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Stock price crash risk and internal control weakness: presence vs. disclosure effect

Research paper by Jeong‐Bon Kim, Ira Yeung, Jie Zhou

Indexed on: 04 Jun '17Published on: 31 May '17Published in: Accounting & Finance



Abstract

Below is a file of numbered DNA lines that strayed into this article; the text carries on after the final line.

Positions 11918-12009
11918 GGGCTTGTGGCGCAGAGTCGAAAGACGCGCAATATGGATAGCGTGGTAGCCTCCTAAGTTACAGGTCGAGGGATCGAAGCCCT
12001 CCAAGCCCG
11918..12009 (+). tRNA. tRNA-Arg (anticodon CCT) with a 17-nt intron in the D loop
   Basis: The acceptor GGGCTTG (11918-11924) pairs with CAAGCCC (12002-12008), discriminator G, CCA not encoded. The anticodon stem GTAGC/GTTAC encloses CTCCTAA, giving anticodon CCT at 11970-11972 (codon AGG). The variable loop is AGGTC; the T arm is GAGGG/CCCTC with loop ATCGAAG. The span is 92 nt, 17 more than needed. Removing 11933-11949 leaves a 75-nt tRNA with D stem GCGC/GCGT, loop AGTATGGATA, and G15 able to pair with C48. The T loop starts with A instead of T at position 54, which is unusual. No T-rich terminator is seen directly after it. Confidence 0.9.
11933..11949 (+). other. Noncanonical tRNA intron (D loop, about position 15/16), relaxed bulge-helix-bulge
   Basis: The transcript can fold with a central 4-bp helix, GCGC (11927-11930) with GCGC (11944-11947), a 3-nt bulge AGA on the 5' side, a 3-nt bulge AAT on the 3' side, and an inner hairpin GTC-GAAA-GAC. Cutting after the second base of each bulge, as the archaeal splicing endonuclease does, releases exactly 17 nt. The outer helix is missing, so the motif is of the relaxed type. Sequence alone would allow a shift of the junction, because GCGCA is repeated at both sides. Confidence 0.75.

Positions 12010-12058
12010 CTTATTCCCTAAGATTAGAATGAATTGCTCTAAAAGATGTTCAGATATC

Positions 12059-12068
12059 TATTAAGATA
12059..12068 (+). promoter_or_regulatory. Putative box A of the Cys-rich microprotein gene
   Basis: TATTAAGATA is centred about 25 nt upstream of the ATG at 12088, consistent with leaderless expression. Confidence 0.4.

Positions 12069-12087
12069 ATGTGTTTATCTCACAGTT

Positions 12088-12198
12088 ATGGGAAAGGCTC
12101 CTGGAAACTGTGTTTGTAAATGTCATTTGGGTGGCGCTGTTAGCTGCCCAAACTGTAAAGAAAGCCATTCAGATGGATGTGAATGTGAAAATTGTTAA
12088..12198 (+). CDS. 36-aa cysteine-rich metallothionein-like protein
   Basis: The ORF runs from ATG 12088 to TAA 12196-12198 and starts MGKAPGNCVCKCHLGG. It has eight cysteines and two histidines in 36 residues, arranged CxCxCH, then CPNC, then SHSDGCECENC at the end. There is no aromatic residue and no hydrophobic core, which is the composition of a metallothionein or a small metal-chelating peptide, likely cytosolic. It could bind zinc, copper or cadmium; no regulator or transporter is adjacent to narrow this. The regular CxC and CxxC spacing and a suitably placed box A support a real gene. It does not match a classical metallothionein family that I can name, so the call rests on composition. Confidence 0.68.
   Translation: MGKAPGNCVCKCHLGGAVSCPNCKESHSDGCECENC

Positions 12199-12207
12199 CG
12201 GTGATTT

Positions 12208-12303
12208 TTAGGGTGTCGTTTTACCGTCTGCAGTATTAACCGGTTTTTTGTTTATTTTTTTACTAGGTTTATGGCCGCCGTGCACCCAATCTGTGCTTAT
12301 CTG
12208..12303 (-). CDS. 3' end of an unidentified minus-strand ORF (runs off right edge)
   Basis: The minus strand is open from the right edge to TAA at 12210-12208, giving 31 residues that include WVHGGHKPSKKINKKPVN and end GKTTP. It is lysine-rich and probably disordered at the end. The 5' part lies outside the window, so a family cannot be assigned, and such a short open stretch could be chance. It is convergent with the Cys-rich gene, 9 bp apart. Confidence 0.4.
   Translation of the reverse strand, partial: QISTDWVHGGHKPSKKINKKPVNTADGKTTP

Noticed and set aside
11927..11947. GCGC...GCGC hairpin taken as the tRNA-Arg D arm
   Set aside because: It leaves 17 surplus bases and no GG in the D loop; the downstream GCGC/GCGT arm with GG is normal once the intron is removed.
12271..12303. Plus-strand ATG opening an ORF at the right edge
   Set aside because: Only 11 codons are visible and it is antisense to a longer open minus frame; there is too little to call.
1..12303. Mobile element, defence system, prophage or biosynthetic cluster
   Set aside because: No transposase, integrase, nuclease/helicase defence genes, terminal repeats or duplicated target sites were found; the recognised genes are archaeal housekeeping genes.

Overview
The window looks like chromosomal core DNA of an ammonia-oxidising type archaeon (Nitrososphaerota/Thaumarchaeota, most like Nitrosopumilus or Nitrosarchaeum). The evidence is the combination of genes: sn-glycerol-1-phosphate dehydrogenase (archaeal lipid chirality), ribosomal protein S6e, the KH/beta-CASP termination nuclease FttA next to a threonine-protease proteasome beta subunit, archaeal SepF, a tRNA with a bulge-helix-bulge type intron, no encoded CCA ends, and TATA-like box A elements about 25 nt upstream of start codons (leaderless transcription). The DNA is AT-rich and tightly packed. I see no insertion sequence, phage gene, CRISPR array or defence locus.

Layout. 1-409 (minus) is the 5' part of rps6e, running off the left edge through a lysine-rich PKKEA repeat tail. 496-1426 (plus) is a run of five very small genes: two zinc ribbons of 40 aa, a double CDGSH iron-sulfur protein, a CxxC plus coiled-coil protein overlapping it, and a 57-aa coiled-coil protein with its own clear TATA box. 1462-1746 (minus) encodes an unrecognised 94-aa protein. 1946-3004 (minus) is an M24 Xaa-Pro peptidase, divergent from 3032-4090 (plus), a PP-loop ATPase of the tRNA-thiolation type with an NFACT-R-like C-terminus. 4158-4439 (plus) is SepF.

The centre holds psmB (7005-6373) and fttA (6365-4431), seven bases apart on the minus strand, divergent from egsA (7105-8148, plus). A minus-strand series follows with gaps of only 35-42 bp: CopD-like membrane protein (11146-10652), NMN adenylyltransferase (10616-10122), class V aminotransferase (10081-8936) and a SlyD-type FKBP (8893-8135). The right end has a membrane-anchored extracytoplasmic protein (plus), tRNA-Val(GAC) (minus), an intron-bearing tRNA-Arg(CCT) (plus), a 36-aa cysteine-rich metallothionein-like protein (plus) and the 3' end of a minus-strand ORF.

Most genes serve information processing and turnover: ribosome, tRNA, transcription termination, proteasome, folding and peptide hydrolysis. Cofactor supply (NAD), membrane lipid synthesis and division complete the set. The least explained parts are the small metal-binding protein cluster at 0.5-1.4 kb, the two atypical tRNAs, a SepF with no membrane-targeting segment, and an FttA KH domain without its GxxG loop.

This study examines the stock price crash risk for a sample of firms that disclosed internal control weaknesses (ICW) under Section 404 of the Sarbanes-Oxley Act (SOX). We find that in the year prior to the initial disclosures, ICW firms are more crash-prone than firms with effective internal controls. This positive relation is more pronounced when weakness problems are associated with a firm's financial reporting process. More importantly, we find that stock price crash risk reduces significantly after the disclosures of ICWs, despite the disclosure itself signalling bad news. The above results hold after controlling for various firm-specific determinants of crash risk and ICWs. Using an ICW disclosure as a natural experiment, our study attempts to isolate the presence effect of undisclosed ICWs from the initial disclosure effect of internal control weakness on stock price crash risk. In so doing, we provide more direct evidence on the causal relation between the quality of financial reporting and stock price crash risk.